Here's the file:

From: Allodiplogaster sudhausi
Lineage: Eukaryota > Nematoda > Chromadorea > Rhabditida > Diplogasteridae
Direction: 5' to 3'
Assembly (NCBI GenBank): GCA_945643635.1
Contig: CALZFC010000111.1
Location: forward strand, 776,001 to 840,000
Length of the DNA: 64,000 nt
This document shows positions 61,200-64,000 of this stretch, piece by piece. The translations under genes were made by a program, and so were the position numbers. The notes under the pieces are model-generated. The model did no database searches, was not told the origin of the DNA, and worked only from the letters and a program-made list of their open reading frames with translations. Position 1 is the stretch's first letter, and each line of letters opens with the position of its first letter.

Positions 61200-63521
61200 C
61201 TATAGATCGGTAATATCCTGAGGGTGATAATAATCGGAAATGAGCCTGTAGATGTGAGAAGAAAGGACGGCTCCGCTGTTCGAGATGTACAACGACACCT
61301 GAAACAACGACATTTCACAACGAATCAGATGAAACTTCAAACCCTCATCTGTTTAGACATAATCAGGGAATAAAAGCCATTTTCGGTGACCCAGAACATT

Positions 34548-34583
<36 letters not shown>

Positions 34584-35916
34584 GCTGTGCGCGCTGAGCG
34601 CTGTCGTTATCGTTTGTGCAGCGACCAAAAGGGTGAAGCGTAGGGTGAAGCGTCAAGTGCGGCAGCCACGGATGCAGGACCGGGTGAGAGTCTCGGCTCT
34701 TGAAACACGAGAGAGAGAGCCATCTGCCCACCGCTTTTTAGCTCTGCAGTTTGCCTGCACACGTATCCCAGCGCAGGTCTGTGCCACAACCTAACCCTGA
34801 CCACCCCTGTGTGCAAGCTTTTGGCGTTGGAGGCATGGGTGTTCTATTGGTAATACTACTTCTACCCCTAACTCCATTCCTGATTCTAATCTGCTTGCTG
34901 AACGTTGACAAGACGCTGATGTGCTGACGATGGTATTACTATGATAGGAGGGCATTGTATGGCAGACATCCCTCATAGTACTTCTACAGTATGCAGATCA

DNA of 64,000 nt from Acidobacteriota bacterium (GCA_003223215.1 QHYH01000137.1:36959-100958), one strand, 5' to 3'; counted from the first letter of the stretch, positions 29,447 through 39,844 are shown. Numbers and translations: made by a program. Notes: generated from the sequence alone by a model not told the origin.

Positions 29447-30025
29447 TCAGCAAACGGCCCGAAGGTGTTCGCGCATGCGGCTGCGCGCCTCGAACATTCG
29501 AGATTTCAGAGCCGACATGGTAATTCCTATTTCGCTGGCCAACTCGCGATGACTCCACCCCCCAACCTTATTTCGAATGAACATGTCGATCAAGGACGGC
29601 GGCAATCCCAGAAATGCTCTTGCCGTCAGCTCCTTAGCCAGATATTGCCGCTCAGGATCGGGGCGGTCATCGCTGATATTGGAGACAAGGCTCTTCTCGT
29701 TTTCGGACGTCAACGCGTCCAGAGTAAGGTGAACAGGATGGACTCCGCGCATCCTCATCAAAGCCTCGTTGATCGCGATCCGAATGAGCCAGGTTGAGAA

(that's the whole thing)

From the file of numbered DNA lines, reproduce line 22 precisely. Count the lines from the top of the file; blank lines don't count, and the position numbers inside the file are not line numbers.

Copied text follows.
Positions 29447-30025